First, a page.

This past Wednesday, I had the pleasure of attending another Leadership Training For Managers program. This one was in Session 3. The topic of discussion was the Performance Results Description document, and coaching team members to reaching their performance standards.
The discussion eventually turned to the negative effects coaching can have on performance and an example was cited to reinforce the idea.
See if you can identify with this scenario
A staff person was responsible for meeting a performance standard (so many units per day of throughput) and a quality standard (so many rejected pieces per thousand). The quality standard was set high such that the person needed reject rate of less than 0.00001% (about 1 failure out of every 100K pieces).
One day, the staff person missed the quality standard and his manager coached him on his mistake. After the passage of a year, management discovered that this particular person’s throughput had steadily dropped over the year.
The reason? Our staff person had become extremely careful not to let any failures through, so he checked and double-checked everything, reducing his throughput.
Therefore, the argument was that coaching produced a negative result and maybe we should be careful about coaching.
Coaching vs Feedback
When I think about coaching, I remember what one of my NLP trainers told me. He said that if you look up the word coach in any dictionary, you will find that the definitions typically include some version of transporting people from point a to point b, as in a Prevost Coach.
He defined coaching in a similar manner, as helping people get from where they are, their point a or “as is”, to where they want to be, their point b or “should be”.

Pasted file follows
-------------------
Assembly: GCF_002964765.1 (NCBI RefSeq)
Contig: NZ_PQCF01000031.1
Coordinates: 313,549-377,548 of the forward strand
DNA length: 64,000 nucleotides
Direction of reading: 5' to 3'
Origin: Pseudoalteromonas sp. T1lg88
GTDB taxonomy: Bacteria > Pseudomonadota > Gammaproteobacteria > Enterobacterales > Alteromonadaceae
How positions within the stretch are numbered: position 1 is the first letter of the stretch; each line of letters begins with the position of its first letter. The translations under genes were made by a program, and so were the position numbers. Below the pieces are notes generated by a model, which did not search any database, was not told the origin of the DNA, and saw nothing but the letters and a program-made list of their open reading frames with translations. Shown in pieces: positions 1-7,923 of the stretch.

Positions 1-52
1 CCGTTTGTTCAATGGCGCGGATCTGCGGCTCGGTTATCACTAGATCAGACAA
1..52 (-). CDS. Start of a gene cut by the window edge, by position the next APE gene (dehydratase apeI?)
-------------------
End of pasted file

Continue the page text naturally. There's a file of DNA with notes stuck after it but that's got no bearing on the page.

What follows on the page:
Feedback, on the other hand, is returning part of the output of a system back to the input in such a way that will affect the system’s output. I guess this applies to human behavioral systems as well (sorry, my systems training is coming out).
Feedback is not coaching, but it is a tool used by the coach.
If you’ve ever participated in any type of organized sports and had a team coach, you’ll noticed that they probably started with asking you what you wanted to achieve.
They helped you define a path to get you from your “as is” to your “should be”, identified some of your available resources as well as the more obvious obstacles, and set up ways to overcome those obstacles.
Afterwards they followed up with reminders of your target and the fact that you said that you wanted to achieve this target.
Then they provided you with feedback of your accomplishments, your milestones and your goals in addition to whether or not you were getting closer to your target.
Of course, they also provide their own version of “special encouragement”.
Most of the time, when we speak about coaching, what we are actually talking about is providing feedback on the ways that a person can improve. We say, “Look at where you want to be and look at where you are. You currently don’t have what it takes to get there. Go out and get it so you can get to where you want to go.”
Rarely do we employ a coaching process where we start with identifying where a person wants to go and identifying where they are starting.
Rarely do we say, “Look at where you were and where you are now. Look at all of the resources you acquired in the process to get you from there to here. What else can you do with those resources and how can they help you get closer to where you want to be?”
When coaching your direct reports, or sports team members, remember to:
- Identify what the person wants by asking questions and listening to their responses.
- Begin with praise and honest appreciation. They deserve some recognition for taking on the challenge.
- Praise the slightest improvement and every improvement that a person makes in moving closer to their target.
- Make the difference from “where they currently are” to “where they want to be” seem easy to overcome.
In your next coaching session with one of your direct reports, use these 4 ideas in the process and notice the difference it makes over what you’ve gotten in the past.